How Is Mandated Ethanol A Victory For Consumers?

According to the Associated Press, E15 (a fuel blend with 15% ethanol) “is currently sold in fewer than two dozen stations in the Midwest, but could spread to other regions as the Obama administration considers whether to require more ethanol in gasoline.” The oil industry has been resisting that expanded mandate, but was today dealt a loss by the Supreme Court.

Big Ethanol is now gloating, touting the SCOTUS ruling as a victory for consumers and market choice (emphasis mine):

On Monday, the Supreme Court rejected a challenge by the American Petroleum Institute, the oil industry’s chief lobbying group, to block sales of E15. The justices left in place a federal appeals court ruling that dismissed challenges by the oil industry group and trade associations representing food producers, restaurants and others.

Tom Buis, CEO of Growth Energy, an ethanol industry group, hailed the decision as victory for U.S. consumers, who will now have greater choice at the pump.

“Now that the final word has been issued, I hope that oil companies will begin to work with biofuel producers to help bring new blends into the marketplace that allow for consumer choice and savings,” Buis said.

What the Supreme Court did was uphold a federal mandate which forces oil refiners to produce ethanol blends, flooding the market with a fuel that the market clearly doesn’t want.

After all, if there were demand for E15, wouldn’t refiners be producing it and fuel retailers be selling it? Oil companies, after all, love making money. If they could make a buck selling E15, why wouldn’t they?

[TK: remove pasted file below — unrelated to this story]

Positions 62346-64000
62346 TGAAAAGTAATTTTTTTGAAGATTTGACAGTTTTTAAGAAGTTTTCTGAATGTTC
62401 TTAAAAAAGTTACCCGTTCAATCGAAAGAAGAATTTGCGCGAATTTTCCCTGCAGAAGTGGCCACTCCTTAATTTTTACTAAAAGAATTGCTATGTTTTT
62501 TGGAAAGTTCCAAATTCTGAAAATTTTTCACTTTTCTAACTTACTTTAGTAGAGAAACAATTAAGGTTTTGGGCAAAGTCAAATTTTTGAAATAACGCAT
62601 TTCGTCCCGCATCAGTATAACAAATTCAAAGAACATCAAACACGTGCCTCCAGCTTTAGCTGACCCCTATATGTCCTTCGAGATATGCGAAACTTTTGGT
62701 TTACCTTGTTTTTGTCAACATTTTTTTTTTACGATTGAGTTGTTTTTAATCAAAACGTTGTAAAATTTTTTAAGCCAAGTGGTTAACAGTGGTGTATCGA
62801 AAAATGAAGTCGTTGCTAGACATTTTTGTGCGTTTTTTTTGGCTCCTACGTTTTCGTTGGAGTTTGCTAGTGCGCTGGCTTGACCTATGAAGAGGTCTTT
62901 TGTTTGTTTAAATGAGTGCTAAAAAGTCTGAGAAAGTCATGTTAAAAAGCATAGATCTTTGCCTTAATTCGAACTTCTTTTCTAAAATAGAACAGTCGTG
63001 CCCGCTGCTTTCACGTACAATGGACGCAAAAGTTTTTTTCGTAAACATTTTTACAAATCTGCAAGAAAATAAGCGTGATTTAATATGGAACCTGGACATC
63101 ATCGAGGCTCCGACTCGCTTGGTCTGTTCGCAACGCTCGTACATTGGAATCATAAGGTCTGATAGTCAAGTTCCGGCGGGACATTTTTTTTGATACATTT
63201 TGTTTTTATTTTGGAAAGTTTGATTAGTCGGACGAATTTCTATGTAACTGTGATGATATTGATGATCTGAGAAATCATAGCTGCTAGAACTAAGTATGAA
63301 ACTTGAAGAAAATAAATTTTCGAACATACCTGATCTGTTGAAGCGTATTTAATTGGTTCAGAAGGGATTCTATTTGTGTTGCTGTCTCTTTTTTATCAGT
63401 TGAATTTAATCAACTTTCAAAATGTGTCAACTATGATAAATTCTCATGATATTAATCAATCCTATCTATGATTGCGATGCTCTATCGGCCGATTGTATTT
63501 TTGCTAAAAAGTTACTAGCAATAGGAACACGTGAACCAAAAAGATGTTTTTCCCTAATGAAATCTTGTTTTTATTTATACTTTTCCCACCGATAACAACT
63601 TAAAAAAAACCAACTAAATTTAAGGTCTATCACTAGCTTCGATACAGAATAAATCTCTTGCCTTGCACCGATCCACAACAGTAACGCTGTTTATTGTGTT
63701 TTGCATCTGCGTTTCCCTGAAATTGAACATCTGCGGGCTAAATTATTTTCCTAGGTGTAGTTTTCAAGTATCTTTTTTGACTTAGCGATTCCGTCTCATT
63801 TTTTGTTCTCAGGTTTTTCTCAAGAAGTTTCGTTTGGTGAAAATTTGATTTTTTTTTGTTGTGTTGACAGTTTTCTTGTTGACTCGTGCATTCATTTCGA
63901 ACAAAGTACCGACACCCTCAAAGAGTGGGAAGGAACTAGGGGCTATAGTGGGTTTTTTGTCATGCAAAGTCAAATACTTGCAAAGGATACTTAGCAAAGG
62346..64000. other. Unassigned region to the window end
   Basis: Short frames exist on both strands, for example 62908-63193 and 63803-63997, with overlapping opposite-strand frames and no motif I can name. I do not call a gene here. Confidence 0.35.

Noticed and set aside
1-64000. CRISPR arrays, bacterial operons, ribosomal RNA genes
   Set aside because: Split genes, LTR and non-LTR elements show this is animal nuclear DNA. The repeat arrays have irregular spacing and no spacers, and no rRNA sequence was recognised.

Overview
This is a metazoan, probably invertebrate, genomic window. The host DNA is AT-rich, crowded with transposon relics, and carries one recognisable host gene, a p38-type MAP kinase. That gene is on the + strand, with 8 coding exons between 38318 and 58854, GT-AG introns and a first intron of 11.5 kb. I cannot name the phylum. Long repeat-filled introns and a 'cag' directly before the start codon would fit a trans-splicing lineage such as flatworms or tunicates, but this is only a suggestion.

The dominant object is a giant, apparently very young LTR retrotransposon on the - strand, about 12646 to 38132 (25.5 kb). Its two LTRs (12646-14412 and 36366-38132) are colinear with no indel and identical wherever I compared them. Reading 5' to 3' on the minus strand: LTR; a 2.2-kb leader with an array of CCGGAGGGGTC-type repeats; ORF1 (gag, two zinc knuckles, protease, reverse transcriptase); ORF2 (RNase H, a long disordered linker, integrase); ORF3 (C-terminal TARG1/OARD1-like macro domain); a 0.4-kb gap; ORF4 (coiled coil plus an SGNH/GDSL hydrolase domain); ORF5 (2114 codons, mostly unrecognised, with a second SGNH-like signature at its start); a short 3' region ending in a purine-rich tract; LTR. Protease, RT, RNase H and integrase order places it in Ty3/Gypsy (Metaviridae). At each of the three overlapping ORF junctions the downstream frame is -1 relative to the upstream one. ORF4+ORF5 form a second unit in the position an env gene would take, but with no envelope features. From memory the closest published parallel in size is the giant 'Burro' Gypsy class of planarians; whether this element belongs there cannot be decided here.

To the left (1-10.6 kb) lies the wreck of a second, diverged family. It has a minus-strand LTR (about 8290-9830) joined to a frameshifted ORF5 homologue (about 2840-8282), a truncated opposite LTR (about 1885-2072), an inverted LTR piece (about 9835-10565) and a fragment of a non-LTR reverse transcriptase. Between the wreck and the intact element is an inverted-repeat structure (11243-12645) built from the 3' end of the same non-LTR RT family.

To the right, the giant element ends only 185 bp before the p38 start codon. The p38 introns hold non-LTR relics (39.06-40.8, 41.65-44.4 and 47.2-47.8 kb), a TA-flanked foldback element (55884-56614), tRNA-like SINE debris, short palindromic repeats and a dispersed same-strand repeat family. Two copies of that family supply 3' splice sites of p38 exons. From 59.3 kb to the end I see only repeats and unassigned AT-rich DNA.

They aren’t because ethanol buying ethanol isn’t about helping fuel consumers. It’s about helping corn farmers and ethanol producers. It’s about mandating a market for their products. Yet, somehow we’re supposed to believe this is about more choice in the marketplace.

The ethanol lobby is living in some alternate universe, I guess, where white is black and up is down.

What’s really troubling, as I’ve pointed out before, is that these mandates are creating a bubble in crop prices and land values. The ethanol mandates drive up corn prices, and as farmers rush to take advantage of those prices corn crowds out other crops driving up those prices.

And as crop values inflate, so does the value of farm land.

Ethanol is the worst possible thing that could be happening to farmers and fuel consumers right now, but the corn/ethanol lobbies are powerful and for now the government is going to keep doing it to us.

Rob Port is the editor of SayAnythingBlog.com, a columnist for the Forum News Service, and host of the Plain Talk Podcast which you can subscribe to by clicking here.

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